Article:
Your Online Persona Can Help or Hinder College and Work Prospects
Imagine this: You've spent your high school years taking the most challenging course work offered, juggling multiple extracurricular activities and preparing for and excelling in your SAT's − all with the hopes of getting into your dream college. But ultimately you are denied entry for something you had never considered would become a factor: the content posted on your social networking profile.
This can and does happen. Colleges and universities are turning to social networking sites to learn more about their applicants. A recent survey conducted by Kaplan of 320 admissions officers from the nation's top colleges and universities revealed that one out of ten had used an applicant's social networking site in making the admissions decision. The survey found the social networking site could either benefit or harm the applicant.
? 25% of those who reported viewing applicants' sites said that these viewings had a positive impact on their evaluation; while,
? 38% reported that the applicants' social networking sites had a negative impact on their admissions evaluation.
(Read more about the study in the Kaplan press release.)
Content that had negative impact on the admissions decision included party pictures, underage drinking, reckless behavior, and fighting.
Online Reputation and Your Job
Online reputation isn't just impacting college-bound students. It has an impact on adults in the job market as well, and could play a role in whether you are hired or fired.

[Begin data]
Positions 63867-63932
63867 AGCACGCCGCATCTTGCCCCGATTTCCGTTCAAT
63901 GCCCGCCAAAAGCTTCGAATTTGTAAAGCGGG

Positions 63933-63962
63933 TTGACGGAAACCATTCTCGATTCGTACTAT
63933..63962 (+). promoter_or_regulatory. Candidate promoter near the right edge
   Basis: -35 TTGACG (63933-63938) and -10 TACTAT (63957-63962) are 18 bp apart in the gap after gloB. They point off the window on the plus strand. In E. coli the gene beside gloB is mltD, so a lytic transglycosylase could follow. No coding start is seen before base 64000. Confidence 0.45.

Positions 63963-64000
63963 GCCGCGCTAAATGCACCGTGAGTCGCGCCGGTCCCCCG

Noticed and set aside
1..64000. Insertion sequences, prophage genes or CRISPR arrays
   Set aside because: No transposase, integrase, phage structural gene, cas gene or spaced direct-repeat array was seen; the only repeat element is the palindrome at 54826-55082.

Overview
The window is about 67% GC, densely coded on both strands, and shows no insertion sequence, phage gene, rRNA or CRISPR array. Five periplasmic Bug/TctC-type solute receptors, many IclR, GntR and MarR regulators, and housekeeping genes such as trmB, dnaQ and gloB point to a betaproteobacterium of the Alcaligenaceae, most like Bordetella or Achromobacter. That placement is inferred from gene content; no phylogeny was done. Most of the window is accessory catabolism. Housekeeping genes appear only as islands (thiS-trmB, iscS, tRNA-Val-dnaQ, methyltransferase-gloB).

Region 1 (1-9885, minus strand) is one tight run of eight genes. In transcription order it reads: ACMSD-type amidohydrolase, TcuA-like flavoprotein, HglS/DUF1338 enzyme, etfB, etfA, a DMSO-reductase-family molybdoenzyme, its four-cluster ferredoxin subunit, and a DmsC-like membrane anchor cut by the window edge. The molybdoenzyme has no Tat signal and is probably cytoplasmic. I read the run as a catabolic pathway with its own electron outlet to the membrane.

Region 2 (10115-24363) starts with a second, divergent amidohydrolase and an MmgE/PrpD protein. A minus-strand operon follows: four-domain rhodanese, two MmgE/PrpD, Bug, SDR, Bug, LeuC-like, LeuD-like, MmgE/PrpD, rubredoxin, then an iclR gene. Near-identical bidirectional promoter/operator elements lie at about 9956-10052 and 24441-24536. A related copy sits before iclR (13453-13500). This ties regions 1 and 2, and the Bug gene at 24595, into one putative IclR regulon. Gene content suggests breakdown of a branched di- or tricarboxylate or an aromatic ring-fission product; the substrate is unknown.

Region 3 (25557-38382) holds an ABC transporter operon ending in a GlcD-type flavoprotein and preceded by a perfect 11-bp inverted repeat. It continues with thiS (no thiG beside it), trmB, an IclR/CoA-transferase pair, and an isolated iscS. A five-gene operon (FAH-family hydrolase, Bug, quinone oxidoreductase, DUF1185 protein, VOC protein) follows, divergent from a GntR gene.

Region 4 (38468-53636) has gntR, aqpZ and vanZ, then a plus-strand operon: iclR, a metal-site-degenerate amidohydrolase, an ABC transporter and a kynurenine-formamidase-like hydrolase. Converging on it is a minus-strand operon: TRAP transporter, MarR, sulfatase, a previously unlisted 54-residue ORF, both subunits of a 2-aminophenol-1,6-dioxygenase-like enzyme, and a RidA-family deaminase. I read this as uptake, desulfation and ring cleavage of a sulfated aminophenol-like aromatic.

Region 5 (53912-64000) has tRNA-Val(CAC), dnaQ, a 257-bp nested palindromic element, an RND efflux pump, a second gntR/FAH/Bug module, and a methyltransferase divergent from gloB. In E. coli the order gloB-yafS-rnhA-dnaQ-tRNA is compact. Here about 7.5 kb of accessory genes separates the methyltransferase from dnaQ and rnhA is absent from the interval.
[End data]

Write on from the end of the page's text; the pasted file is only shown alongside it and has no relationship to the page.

A nationwide survey of 3,100 employers recently released by CareerBuilder found 22 percent of hiring managers polled use social networking sites to research potential job candidates and nine percent said they were planning to start.
Thirty-four percent of the hiring managers who researched job candidates via social networking sites found information that caused them to dismiss the candidate from consideration. Reasons included:
• 41% - candidate posted something about drinking or using drugs
• 40% - candidate posted provocative or inappropriate photographs or information
• 29% - candidate had poor communication skills
• 28% - candidate "bad-mouthed" their previous company or fellow employee
• 27% - candidate lied about qualifications
• 22% - candidate used discriminatory remarks related to race, gender, religion, etc.
• 22% - candidate's screen name was unprofessional
• 21% - candidate was linked to criminal behavior
• 19% - candidate shared confidential information from previous employers
On the positive side, 24 percent of the hiring managers found information that gave the job candidate an edge over other applicants. Information included:
• 48% - candidate's background supported their qualifications for the job
• 43% - candidate had great communication skills
• 40% - candidate was a good fit for the company's culture
• 36% - candidate's site conveyed a professional image
• 31% - candidate had great references posted about them by others
• 30% - candidate showed a wide range of interests
• 29% - candidate received awards and accolades
• 24% - candidate's profile was creative
(For more on this study, see the CareerBuilder press release.)
In other situations, employees have been fired over content on their social networking profiles.
Remember, there is no guarantee the content you post on the Internet will remain private or available to only your friends. Before you post, ask yourself what would happen if your teacher, coach, college admissions officer, potential employer or employer viewed the content. If the answer is that the content could have a negative impact, don't post it.
Talk about it!
What do you think about admissions officers and hiring managers using social sites to take a glimpse at your personal life, and then using that snapshot to make a professional decision about you? Has this happened to you or someone you know? Post comments to share your opinion or tell us about your experience.
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